Jignesh Shah arrested in NSEL scam

Jignesh Shah arrested in NSEL scam

The Economic Offences Wing (EOW) of the Mumbai Police on Wednesday arrested Jignesh Shah, Chairman and group chief executive of Financial Technologies (India) Ltd, in connection with the Rs 5,574.34 crore payments crisis at National Spot Exchange Ltd (NSEL) here.

The arrest of 46-year-old Shah is the tenth and most significant in the case since the crisis began in August. FTIL owns 99.9 per cent of NSEL. Also arrested with Shah was former Multi Commodity Exchange of India (MCX) Chief Executive Officer Shreekant Javalgekar. Shah and Javalgekar will be produced in court on Thursday. “During the interrogation, we found that these people are not co-operating and their replies are evasive. So we realised that these people need to be placed under custody,” said Rajvardhan Sinha, additional commissioner of police, at a media briefing.

“They were not cooperating enough, which was crucial for the investigation and revelation of the truth,” Sinha said, adding that investigations had revealed that Shah, who was also director of NSEL and a member of the audit committee of the exchange, as a director approved all the entries of borrowers at NSEL.

“Shah also approved the T+2, T+20 and T+33 (settlement period for) contracts launched by NSEL and represented to the government regarding the scheme of NSEL, which was nothing but a platform for running an NBFC (non-bank financial company),” Sinha said, adding, “It was also revealed during the investigation that the defence of not having knowledge of the fraud is not correct.”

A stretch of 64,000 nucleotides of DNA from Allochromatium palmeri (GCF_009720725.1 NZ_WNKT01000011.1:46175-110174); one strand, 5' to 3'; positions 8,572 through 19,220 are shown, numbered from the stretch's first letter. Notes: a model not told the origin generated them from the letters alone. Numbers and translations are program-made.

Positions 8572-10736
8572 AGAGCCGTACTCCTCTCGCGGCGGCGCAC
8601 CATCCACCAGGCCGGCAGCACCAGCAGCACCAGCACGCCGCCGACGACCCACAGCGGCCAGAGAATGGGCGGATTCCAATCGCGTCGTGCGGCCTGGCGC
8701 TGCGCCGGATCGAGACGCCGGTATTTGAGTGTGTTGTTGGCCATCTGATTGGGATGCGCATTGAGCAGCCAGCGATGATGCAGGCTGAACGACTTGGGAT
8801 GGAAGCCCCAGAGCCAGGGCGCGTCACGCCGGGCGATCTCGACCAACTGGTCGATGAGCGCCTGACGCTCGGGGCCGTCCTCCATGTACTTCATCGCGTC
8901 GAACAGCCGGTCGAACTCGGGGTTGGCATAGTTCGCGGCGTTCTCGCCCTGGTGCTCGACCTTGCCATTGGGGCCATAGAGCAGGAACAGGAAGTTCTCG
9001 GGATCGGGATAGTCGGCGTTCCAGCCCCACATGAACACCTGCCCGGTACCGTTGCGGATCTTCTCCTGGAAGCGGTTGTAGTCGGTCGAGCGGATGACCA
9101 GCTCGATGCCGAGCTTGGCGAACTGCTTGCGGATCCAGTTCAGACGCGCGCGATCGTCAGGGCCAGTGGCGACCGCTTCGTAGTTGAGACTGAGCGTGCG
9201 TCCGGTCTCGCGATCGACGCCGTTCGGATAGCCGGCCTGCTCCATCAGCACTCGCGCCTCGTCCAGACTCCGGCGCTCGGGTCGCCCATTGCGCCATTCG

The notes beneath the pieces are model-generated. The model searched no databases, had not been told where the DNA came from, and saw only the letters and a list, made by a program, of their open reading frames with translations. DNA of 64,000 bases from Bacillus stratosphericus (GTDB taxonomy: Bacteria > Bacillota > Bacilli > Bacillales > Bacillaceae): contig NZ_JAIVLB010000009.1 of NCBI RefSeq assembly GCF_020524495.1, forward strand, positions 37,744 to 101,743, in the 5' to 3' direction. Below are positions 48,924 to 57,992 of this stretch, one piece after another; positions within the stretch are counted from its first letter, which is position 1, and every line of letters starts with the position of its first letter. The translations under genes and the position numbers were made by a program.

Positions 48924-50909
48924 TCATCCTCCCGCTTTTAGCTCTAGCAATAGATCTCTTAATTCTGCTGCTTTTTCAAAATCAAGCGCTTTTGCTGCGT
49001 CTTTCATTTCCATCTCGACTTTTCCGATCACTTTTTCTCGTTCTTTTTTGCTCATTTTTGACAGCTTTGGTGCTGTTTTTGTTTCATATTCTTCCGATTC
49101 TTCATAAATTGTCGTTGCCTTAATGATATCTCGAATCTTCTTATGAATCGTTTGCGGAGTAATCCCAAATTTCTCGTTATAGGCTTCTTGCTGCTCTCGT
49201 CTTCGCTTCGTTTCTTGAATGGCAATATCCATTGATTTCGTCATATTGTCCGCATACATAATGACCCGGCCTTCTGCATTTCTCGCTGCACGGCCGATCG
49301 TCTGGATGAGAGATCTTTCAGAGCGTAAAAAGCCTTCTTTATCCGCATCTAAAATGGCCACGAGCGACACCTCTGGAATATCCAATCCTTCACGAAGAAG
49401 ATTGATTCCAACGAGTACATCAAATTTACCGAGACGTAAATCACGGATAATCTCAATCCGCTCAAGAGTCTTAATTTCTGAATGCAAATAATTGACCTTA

He pointed out that though NSEL is a commodities exchange, there are no warehouses in existence where physical goods could be stored.  Bogus warehouse receipts were allegedly being issued and trading was done only on paper, Sinha said.  It may be noted that Shah and his family together hold around 45.5 per cent of FTIL. Shah had set up FTIL 18 years ago.

The settlements crisis at NSEL came to light on July 31 when the exchange suspended trading in all but its ‘e-series’ contracts. These too were suspended a week later. The suspension may have been prompted by an instruction from the Ministry of Consumer Affairs to the exchange asking it not to offer futures contracts.

Subsequent investigations highlighted the possibility of fraud. According to the Forward Markets Commission, the involvement of promoters was not ruled out. On August 14, NSEL proposed a payout plan, but has been unable to stick to the schedule and has not made a single successful payout ever since.

“Finally, divine justice prevails. Though delayed, we appreciate the move. We hope investors money will come back,” said Ketan Shah, an investor in NSEL.

In the case of former MCX CEO Javalgekar, EOW found that his role as the financial controller of the exchange put him at the centre of the crisis. FTIL holds 26 per cent in MCX.

“During the course of our investigation, we found that Javalgekar, who was financial controller and controlled the finances of FTIL, NSEL, IBMA (Indian Bullion Markets Association) and other FTIL subsidiaries, was fully in control of IBMA for a very long time and NSEL as well. Javalgekar was in criminal conspiracy with others accused in the NSEL crisis,” Sinha said.

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